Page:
• Punjab, Haryana and Himachal Pradesh are locked in a legal wrangle over payment of compensation relating to Bhakra-Nangal and Beas power projects.
    • The Supreme Court has asked Attorney General l to look into the prospect of an amicable settlement of the decades-old dispute over payment of compensation relating to the Bhakra-Nangal and  power projects.  


    • The current dispute is an offshoot of the September 2011 verdict of the apex court
    • In an original suit filed by Himachal Pradesh in 1996, seeking 7.19 percent of the total power generated from three hydro power projects, Bhakra-Nangal-Beas Projects, situated in its territory with effect from November 1, 1966.
    • The apex court in its verdict had partly allowed Himachal Pradesh’s claim and directed the Centre to calculate the compensation amount and submit a report in consultation with the three states.
    • The apex court had on August 7, 2014, asked the Attorney General to assist in the matter to resolve the issue amicably. 

2011 decree


    • Himachal Pradesh has claimed that a compensation amount of Rs. 4,249.45 crore is payable to it from Punjab and Haryana for the short supply of electricity from the date of actual supply and its entitlement, as per the apex court verdict.
    •  The hill State had stated it was entitled to Rs. 2,724 crore on account of the Bhakra projects, Rs. 1,033.54 crore in respect of Dehar Power project and Rs. 491.89 crore with regard to the Pong Power project. 


    • The compensation amount claimed by Himachal Pradesh was disputed by Punjab and Haryana
    • They that if it was entitled to 7.19 per cent share of the total power from the projects with effect from November 1, 1966, then it should also share the construction cost of these projects.  


    • The Bhakra dam across the river Satluj was proposed in the year 1944 in the then Bilaspur State. The construction of Bhakra dam resulted in submergence of a large territory of the Bilaspur State but benefited the then Province of Punjab.
    • The then Raja of Bilaspur had agreed to the proposal for construction of the Bhakra dam only on certain terms and conditions including payment of royalties for generation of power from the water of the reservoir of the Bhakra dam.
    • However, the formal agreement between the Raja of Bilaspur and the province of Punjab, could not be executed as the Bilaspur State ceded to the Dominion of India in 1948.
    • In 1954, Bilaspur and Himachal Pradesh were united to form a new State of Himachal Pradesh under the Himachal Pradesh and Bilaspur (New States) Act, 1954.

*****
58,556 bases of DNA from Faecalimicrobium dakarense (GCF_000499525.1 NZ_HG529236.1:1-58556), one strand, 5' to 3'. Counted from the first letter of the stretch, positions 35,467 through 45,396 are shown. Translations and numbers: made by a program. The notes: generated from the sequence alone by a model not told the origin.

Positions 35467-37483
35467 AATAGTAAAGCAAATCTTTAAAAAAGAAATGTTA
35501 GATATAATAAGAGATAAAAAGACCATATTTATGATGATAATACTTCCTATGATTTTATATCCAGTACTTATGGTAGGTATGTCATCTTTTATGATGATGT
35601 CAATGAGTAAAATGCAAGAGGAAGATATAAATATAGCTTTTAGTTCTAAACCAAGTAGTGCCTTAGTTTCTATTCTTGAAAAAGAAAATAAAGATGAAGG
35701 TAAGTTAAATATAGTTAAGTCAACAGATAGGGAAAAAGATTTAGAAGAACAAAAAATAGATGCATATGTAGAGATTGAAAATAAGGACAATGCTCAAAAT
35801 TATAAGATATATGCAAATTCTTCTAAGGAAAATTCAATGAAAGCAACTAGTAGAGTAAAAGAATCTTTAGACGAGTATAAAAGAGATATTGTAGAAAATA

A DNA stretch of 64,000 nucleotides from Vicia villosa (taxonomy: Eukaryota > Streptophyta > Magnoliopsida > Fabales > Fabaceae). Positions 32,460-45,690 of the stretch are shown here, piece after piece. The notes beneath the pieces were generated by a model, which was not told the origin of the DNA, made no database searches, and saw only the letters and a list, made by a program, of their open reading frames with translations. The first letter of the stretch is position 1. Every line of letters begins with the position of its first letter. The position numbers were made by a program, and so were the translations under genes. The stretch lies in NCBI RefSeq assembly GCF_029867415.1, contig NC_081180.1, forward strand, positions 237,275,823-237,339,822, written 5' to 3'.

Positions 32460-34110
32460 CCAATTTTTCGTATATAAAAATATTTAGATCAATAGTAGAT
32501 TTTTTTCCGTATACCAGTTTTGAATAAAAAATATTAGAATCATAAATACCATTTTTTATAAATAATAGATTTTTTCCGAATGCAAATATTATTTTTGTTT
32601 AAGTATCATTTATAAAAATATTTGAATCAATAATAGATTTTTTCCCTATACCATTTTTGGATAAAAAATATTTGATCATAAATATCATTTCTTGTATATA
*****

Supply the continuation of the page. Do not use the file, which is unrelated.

• In 1966, Parliament enacted the Punjab Reorganisation Act, which bifurcated the erstwhile State of Punjab into two States of Punjab and Haryana, and transferred some territories of the erstwhile State of Punjab to the Union Territory of Himachal Pradesh.
    • With effect from January 25, 1971, Himachal Pradesh became a full-fledged State by the State of Himachal Pradesh Act, 1970.

Submergence of land



    • The apex court in its 2011 verdict had noted that the construction of Bhakra dam had brought lot of benefits to the country and neighbouring States like Punjab, Haryana, Rajasthan and Chandigarh, but also resulted in submergence of 27,869 acres of land in the erstwhile Bilaspur State out of the total 41,600 acres.
    • This resulted in loss of cultivated and uncultivated land to a total extent of 1,03,425 acres which needed to be compensated by neighbouring States.


      • Bhakra Dam is a concrete gravity dam on the Sutlej River in Bilaspur, Himachal Pradesh in northern India. The dam forms the Gobind Sagar reservoir.
      • The dam, located at a gorge near the (now submerged) upstream Bhakra village in Bilaspur district of Himachal Pradesh of height 226 m
      • Described as "New Temple of Resurgent India" by Jawaharlal Nehru,the first prime minister of India, the dam attracts tourists from all over India. Bhakra dam is 15 km from Nangal city and 20 km from Naina Devi town.
      • The Bhakra-Nangal multipurpose dams were among the earliest river valley development schemes undertaken by India after independence though the project had been conceived long before India became a free nation.

 Source: The Hindu


Posted by Jawwad Kazi on 3rd Oct 2017